Nov 15 2019

Operations Summary – Week of 11/11/19

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Progeny Mk6-I Mission Launches 1st Student Payloads

KSC returned to flight operations today after the Ascension attack with the launch of a Progeny Mk6 Block I rocket that carried up into space the first two of eight student-built experiments. After being delayed for a day due to hazardous weather in the recovery zone, the mission was carried out successfully but not without some minor issues. The decision was made to leave the rocket fueled after its wet dress rehearsal the day before the originally-scheduled launch and by the time the rocket finally flew off the rail the launch base had sunken into the ground from the extra weight. This affected both the pitch and heading of the rocket, causing it to fly a shallower trajectory than planned and only reaching 300km up into space. This thankfully did not have a serious detrimental effect on the onboard experiments and although it flew ~4 hours past the recovery zone it landed near shore and washed up on the beach for easy recovery.

Although KSC public access for launches remains off-limits, we were still able to bring on campus the students and their mentors who built the experiments that flew in this mission. It was great to be able to allow them to witness their hard work in action!

Deuce Continues Storm Chasing

Although the weather proved a hindrance for the Progenitor program the Genesis program saw it as an opportunity to collect more meteorological data with the new Deuce instruments. Jeb and Val took to the skies later in the day after the launch was delayed and flew out to find the area of low pressure and gather what information they could into the Deuce’s onboard storage. Being out of contact with KSC & having to store data meant they couldn’t observe the storm for as long as weather experts might have liked, but they returned with copious amounts of data that has been passed on to scientists to analyze.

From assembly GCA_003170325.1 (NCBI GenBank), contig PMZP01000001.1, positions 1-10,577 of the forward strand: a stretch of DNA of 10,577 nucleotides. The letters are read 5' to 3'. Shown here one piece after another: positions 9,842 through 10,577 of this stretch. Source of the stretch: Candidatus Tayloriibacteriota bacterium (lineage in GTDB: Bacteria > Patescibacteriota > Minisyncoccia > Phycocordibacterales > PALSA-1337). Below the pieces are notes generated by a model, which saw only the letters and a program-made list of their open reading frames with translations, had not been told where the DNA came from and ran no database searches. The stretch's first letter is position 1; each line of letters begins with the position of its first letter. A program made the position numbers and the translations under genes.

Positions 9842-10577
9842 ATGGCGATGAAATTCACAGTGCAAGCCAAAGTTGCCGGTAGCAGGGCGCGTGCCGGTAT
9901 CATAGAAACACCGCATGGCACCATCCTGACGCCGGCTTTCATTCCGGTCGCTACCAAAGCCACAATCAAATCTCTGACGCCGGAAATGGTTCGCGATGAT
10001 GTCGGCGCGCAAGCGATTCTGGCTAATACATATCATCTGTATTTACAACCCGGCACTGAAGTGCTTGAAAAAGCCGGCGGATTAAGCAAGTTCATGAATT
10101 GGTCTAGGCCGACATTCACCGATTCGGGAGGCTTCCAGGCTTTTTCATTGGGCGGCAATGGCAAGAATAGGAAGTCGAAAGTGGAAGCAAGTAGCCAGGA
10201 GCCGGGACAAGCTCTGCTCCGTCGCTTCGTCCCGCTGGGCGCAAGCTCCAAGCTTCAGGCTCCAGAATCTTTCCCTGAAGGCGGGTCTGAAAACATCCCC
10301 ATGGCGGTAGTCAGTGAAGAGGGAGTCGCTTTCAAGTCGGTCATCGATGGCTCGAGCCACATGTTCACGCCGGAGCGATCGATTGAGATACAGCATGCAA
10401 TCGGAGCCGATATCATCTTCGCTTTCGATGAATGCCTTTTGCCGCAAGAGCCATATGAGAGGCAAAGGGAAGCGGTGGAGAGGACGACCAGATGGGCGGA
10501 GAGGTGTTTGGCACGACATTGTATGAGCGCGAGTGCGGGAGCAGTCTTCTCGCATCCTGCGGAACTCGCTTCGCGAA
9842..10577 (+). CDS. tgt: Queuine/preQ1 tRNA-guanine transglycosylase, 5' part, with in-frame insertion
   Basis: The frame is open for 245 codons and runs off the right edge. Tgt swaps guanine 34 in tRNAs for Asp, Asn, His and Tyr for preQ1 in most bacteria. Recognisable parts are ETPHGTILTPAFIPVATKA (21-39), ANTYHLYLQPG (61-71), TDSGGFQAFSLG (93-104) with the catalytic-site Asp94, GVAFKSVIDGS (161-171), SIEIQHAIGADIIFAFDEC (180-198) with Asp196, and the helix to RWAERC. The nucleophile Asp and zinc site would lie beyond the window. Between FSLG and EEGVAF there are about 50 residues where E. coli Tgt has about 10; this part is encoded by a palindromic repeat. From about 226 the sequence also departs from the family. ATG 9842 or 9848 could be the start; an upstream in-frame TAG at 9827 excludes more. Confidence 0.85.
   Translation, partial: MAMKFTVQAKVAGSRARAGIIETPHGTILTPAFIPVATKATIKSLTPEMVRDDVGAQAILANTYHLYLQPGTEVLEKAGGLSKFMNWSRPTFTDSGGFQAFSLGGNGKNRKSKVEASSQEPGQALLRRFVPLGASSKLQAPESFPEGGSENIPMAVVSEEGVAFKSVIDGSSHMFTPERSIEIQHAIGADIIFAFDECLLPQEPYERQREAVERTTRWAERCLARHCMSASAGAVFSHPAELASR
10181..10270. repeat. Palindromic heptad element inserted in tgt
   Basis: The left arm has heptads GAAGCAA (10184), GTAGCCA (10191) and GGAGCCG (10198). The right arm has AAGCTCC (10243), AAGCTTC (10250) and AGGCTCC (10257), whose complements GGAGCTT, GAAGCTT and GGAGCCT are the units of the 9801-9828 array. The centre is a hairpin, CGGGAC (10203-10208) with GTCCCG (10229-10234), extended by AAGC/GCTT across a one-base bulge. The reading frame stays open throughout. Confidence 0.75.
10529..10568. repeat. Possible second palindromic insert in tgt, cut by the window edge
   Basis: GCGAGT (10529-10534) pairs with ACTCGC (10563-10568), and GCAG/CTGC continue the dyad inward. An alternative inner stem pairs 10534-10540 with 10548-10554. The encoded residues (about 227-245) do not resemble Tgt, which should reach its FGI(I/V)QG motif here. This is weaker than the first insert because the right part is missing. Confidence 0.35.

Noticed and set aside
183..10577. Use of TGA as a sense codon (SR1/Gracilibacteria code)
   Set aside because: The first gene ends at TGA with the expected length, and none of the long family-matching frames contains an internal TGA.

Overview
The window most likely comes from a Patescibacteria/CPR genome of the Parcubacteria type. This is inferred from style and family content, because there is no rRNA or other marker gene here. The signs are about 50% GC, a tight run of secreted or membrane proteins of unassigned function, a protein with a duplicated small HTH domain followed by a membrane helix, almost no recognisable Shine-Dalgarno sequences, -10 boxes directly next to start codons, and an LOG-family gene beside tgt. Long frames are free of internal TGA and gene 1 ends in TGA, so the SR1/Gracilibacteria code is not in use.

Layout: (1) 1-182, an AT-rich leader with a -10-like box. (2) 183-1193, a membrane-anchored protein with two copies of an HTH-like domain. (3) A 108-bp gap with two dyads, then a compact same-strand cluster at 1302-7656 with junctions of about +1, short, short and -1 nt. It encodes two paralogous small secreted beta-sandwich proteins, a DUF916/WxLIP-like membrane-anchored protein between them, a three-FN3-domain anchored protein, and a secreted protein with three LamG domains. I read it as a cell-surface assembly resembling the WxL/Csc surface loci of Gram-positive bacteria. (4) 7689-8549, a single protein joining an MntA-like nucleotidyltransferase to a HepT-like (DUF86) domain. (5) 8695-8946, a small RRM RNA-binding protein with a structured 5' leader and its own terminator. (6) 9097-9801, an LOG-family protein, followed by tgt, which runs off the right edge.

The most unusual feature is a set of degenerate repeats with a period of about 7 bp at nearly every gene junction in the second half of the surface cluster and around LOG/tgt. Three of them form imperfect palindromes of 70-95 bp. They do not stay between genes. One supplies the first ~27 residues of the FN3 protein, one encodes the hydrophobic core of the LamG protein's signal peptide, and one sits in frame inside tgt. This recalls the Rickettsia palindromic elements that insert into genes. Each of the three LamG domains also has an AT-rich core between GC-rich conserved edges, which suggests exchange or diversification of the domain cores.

Even with both flight crew aboard though it’s already been recognized that the navigator doesn’t have enough screens or spare attention to analyze all the data being collected and direct the pilot on the best course to gather more useful readings. The Deuce is back in the HAB getting some cabin upgrades to allow a passenger to take on this role for future flights.

ATN Database

The latest update for the Asteroid Tracking Network database is available here, containing 4,341 asteroids and 2 updated with new observation data. Here are the 45 asteroids that were discovered this past week.

From the Desk of Drew Kerman

Out of Character Behind the Scenes stuff

Written on 11/3/19

This weekend I finally got to watch an Antares/Cygnus cargo launch to the ISS in person after two tries. Well, really three tries. The first attempt though was only from the NJ shore, where you can see the end of the first stage burn just over the horizon. I stood out on the boardwalk at dusk gazing along the horizon but didn’t see anything and eventually decided I must have missed spotting it. Walking back to the car I checked up on twitter for mission updates and found out the rocket had fallen back to the pad and exploded shortly after lift off.

The first real attempt I made two years ago, driving over 4 hours down to Virginia and to the top of Arbuckle Neck Rd, which takes you down to the coast about 1.5mi from the launch pad. It was closed when I got there so I just decided to park on the side of the main road with others and watch the rocket clear the tree line. However with just 5 seconds to go in the final countdown “hold, hold, hold!” was called by the Range Safety Officer for a wayward plane in the range. They scrubbed for the day and I had to drive all the way back home disappointed. (felt worse for the car parked in front of me with NY plates)

This weekend was going to have perfect launch conditions so with just technical and range issues to worry about I decided to make another attempt. I once again drove to Arbuckle and got there early enough this time it wasn’t yet closed. Was able to witness a glorious sunrise with a few other spectators before the cops showed up and politely asked us to pull back. This time instead of parking at the top of the road I headed to one of my alternate viewing locations, Wisharts Point. I was now just over 3mi from the pad but still had a direct line of sight and also brought a 60x scope.